Category: Environment

How to Discover New Cloud Species

By Graeme Marlton, University of Reading | March 27, 2018 1:09 pm
File 20180321 165580 1mj5vws.jpg?ixlib=rb 1.1

Asperitas cloud over Newtonia, Missouri, US. (Credit: © Elaine Patrick, Cloud Appreciation Society Member 31940)

Clouds form in a multitude of different shapes and sizes, their infinite combinations and position across the sky offering a visual drama in response to the light conditions. But despite their apparent randomness, a detailed naming convention is in place to categorize them.

When a cloud ultimately can’t be fitted into one of the many existing categories, it can be nominated for a classification of its own. In 2017, the World Meteorological Organisation (WMO) added 12 new types of cloud to the International Cloud Atlas, the world standard guide for cloud classification. And I worked as part of a small team investigating the science behind one newly categorized cloud, Asperitas, which exhibits wave-like perturbations, reminiscent of a rough sea in the base of the cloud. Read More

CATEGORIZED UNDER: Environment, Top Posts

Could Personal ‘Carbon Accounts’ Decelerate Climate Change?

By Martin Burgess, Aberystwyth University | January 24, 2018 10:46 am
shutterstock_370972811

(Credit: Shutterstock)

A recent call from British Member’s of Parlaiment to put a 25 pence levy on disposable coffee cups, and bans on plastic products cropping up across the country, show that the UK is getting serious about tackling collective individual behavior which threatens the environment.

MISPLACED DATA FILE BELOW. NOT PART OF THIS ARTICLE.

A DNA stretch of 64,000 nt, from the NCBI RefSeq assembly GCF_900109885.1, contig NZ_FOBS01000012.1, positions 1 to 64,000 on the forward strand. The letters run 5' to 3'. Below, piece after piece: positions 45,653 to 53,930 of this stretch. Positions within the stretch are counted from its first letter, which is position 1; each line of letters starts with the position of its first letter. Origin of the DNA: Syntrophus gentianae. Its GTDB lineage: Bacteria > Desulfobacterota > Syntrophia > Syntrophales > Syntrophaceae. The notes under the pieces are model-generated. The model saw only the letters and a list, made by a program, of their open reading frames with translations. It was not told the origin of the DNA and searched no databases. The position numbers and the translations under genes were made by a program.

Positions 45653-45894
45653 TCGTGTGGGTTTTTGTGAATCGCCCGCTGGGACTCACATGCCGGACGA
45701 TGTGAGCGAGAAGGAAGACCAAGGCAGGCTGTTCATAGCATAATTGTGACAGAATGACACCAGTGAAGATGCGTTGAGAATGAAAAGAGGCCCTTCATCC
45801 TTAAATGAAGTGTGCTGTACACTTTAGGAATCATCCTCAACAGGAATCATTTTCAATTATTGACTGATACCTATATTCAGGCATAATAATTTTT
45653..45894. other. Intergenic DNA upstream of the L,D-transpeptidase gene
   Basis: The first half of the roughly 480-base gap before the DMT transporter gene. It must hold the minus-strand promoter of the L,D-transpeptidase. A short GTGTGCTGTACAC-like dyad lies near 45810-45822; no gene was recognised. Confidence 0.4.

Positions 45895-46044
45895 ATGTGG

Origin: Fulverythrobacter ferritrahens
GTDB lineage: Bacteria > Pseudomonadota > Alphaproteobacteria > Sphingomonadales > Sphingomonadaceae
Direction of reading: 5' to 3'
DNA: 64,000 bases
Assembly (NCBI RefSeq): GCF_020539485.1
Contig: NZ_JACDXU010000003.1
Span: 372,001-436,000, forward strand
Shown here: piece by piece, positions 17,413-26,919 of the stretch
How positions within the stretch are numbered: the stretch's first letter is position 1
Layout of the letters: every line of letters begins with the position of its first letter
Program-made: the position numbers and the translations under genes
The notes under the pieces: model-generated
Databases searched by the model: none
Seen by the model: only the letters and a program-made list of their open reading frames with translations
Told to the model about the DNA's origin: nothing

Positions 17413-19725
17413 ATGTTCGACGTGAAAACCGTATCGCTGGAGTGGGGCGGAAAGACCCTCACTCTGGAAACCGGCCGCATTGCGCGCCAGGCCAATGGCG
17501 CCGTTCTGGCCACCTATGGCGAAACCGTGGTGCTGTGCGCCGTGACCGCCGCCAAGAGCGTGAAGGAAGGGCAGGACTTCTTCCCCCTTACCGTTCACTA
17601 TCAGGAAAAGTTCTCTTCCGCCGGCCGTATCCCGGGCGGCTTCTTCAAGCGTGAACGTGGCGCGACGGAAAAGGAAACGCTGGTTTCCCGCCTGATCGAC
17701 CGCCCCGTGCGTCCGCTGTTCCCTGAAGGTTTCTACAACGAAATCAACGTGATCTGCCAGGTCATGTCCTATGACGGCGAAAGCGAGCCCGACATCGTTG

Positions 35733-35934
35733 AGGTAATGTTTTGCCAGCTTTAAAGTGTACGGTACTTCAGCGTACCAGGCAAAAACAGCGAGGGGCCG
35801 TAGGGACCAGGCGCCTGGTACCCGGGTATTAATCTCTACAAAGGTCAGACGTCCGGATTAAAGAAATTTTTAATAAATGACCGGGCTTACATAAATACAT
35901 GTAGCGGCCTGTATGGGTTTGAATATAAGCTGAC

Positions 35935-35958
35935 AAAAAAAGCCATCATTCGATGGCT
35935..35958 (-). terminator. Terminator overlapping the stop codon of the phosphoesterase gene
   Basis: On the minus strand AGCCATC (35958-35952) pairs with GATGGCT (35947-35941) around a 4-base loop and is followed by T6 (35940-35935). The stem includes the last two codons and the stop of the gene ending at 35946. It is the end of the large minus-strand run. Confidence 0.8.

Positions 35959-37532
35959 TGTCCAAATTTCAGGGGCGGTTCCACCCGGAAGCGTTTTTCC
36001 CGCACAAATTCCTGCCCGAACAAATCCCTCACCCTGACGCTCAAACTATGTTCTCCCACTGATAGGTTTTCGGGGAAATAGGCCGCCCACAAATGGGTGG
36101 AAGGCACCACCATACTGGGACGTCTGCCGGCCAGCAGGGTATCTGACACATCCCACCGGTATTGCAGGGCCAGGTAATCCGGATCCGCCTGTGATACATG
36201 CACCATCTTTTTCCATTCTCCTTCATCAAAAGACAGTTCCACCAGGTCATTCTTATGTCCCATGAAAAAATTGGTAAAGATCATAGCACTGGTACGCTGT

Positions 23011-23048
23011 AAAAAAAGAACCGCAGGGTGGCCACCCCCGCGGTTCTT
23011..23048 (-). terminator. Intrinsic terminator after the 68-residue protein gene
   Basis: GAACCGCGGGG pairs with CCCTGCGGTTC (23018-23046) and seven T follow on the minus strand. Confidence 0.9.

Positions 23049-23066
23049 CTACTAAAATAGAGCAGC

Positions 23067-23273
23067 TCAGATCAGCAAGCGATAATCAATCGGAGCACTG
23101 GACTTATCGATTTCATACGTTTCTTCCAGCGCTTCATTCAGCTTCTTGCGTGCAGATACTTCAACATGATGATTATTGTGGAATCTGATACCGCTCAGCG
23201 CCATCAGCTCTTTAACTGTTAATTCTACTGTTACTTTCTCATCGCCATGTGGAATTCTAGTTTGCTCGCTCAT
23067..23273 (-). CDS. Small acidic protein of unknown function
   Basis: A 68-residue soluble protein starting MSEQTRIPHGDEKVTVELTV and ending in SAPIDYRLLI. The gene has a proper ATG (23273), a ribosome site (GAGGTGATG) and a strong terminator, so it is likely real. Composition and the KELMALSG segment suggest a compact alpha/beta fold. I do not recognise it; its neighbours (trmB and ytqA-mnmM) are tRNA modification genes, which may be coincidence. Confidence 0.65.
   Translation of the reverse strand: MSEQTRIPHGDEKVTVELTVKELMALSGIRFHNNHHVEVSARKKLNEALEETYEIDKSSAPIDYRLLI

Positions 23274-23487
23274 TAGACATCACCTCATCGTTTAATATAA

Large-scale programs aimed at changing people’s behavior are rare – but they do happen. Take Britain’s various carrier bag charges, for example, which led to plastic bag use in England falling by 80 percent in just one year. But while these initiatives are definitely needed, we need to look at other, broader, solutions too. That’s why, in October 2017, the Welsh Assembly supported a feasibility study to look at piloting an environmental behavioral policy across Wales: personal carbon accounts. Read More

CATEGORIZED UNDER: Environment, Top Posts

What Happened the Last Time Antarctica Melted?

By Eric Betz | January 18, 2018 2:34 pm
JOIDES

The JOIDES team snapped this image on their transit through the ice near Antarctica. (Credit: JOIDES Resolution/Twitter)

Earlier this week, an international team of geologists and climate scientists parked their ship off the coast of West Antarctica and started drilling. Their mission: To find out why glaciers here melted millions of years ago and what that can tell us about what’s happening today.

Over the next couple months, their ship, the International Ocean Discovery Program’s JOIDES Resolution, will drill at least five core samples reaching thousands of feet below the Ross Sea. These cores will let scientists read layers in the rock record like pages of a book, unraveling climate and ice conditions stretching back tens of millions of years. Read More